[an error occurred while processing this directive]
BBC News
watch One-Minute World News
Last Updated: Monday, 28 May 2007, 09:48 GMT 10:48 UK
Researchers save Everest climber
Usha Bista
Nepalese climber Usha Bista was found unconscious
A woman found near the Everest summit suffering oxygen deprivation was given life-saving help by doctors researching the subject, it has emerged.

The UK team, co-ordinated by University College London (UCL), are operating the world's highest medical laboratory on Everest's South Col.

Team head Dr Mike Grocott said Usha Bista, 22 and from Nepal, was found alone and unconscious by climbers.

Ms Bista was treated by the doctors at nearly 8,000 metres (26,200ft).

Dr Grocott, a UCL physiology lecturer, told BBC Radio 4's Today programme: "We are here on a medical research expedition to explore how humans adapt to low oxygen levels, in order to benefit patients on intensive care units.

"This wasn't what we intended to get involved in, but something where we were compelled to help with when the situation arose."

The rescue of the Nepalese climber, who escaped with little more than frostbite, hit the headlines last week, but the UK doctors' involvement emerged on Monday.

There are teams who rely on sleeping in other people's tents and sometimes using their oxygen
Dr Mike Grocott
Research leader


Dr Grocott said Ms Bista was found in the so-called "death zone" near the summit of the 8,848-metre (29,000ft) mountain.

She later said that her sherpa and team leader left her after she became sick and collapsed on her way up the mountain.

"It seems that she was on a relatively under-resourced expedition," Dr Grocott said.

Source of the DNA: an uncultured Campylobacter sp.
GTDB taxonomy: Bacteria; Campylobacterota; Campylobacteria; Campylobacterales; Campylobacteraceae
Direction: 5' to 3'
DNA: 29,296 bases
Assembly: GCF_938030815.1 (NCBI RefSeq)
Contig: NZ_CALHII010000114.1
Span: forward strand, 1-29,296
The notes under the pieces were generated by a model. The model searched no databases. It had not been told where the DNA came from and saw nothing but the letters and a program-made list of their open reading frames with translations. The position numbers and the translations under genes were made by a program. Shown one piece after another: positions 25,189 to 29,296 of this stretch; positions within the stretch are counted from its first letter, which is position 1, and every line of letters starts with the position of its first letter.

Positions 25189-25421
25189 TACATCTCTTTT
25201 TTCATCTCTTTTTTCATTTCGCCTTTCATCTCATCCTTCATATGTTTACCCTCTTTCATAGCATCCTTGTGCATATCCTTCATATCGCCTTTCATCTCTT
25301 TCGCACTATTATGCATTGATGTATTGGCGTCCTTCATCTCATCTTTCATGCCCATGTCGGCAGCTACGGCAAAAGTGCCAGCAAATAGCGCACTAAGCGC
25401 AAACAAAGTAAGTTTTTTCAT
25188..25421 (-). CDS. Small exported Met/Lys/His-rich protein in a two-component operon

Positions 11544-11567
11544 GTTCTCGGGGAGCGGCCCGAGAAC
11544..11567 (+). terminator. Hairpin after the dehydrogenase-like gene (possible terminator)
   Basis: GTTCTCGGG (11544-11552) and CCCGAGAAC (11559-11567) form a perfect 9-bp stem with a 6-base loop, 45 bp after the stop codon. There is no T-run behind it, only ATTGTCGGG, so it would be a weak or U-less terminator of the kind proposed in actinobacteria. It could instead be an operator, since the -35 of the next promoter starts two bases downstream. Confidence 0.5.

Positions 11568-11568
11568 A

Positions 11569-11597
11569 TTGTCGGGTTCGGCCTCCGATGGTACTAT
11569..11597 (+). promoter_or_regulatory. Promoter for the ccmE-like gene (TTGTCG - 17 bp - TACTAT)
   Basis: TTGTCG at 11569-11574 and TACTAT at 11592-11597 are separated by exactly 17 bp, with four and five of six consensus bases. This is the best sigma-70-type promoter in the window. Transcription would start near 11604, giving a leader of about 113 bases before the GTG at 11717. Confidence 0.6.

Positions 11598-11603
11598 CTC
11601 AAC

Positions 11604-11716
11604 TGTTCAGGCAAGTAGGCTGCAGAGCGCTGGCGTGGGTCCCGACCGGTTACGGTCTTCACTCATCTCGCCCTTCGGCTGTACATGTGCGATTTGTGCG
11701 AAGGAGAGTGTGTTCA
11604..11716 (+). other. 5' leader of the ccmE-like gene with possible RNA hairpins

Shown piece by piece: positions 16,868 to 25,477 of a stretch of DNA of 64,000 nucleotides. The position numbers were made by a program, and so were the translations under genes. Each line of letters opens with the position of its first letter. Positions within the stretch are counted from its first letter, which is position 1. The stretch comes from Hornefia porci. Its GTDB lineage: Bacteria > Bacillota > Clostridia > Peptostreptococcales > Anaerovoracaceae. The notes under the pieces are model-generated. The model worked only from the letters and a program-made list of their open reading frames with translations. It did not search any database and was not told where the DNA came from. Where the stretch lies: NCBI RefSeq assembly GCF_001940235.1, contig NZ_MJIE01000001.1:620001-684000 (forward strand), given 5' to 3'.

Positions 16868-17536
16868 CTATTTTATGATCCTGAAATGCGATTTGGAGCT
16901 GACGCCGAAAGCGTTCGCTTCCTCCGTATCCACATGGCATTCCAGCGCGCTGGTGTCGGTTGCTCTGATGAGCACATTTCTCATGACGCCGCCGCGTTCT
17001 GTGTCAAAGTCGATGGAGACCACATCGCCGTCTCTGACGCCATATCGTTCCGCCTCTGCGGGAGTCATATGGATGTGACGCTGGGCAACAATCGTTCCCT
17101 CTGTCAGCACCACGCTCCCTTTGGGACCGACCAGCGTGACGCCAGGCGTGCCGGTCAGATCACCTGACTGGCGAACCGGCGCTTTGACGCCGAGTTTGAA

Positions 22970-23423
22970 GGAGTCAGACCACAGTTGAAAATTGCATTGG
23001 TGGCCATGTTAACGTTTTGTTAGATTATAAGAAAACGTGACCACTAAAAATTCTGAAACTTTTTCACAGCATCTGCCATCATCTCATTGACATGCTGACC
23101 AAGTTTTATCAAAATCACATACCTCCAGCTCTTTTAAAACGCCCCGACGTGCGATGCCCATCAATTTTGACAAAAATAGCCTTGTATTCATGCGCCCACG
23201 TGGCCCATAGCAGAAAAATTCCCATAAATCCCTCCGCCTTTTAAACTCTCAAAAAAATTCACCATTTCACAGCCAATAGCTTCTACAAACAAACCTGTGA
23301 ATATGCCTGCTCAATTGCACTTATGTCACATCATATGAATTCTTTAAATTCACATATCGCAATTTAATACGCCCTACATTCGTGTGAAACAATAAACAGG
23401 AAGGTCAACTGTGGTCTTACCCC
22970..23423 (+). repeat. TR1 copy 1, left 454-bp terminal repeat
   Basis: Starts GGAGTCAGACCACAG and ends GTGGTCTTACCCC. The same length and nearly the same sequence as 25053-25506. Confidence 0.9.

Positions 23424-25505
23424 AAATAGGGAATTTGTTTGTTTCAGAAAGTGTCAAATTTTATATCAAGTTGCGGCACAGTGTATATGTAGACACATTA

"She had an inadequate amount of oxygen - probably only one cylinder, which is really not enough to get to the top of Everest and back again.

"She developed something called high-altitude cerebral edema due to low oxygen levels.

Irish medics (left) Nigel Hart and Roger McMorrow
Nigel Hart and Roger McMorrow are part of the research team

Dr Grocott told the Today programme that the climber was found by Dave Hahn, an American from International Mountain Guide, who "correctly recognised the problem" and gave Ms Bista appropriate medicines and oxygen.

He then took her further down the mountain to the team of doctors.

Dr Grocott was leading the Caudwell Xtreme Everest team investigating hypoxia, oxygen deficiency in the blood.

Scientific tests

He said, although many groups were extremely organised, there were some others who did not have adequate resources for climbing the world's highest peak.

"There are teams who rely on sleeping in other people's tents and sometimes using their oxygen," he said.

"It's a relatively unregulated environment and not surprisingly there are teams around who take advantage of that."

The doctors are conducting experiments at different heights. Around 200 people have been taking part in scientific tests at the Base Camp laboratory at 5300m (17,388ft).


The BBC is not responsible for the content of external internet sites

Has China's housing bubble burst?
How the world's oldest clove tree defied an empire
Why Royal Ballet principal Sergei Polunin quit


Americas Africa Europe Middle East South Asia Asia Pacific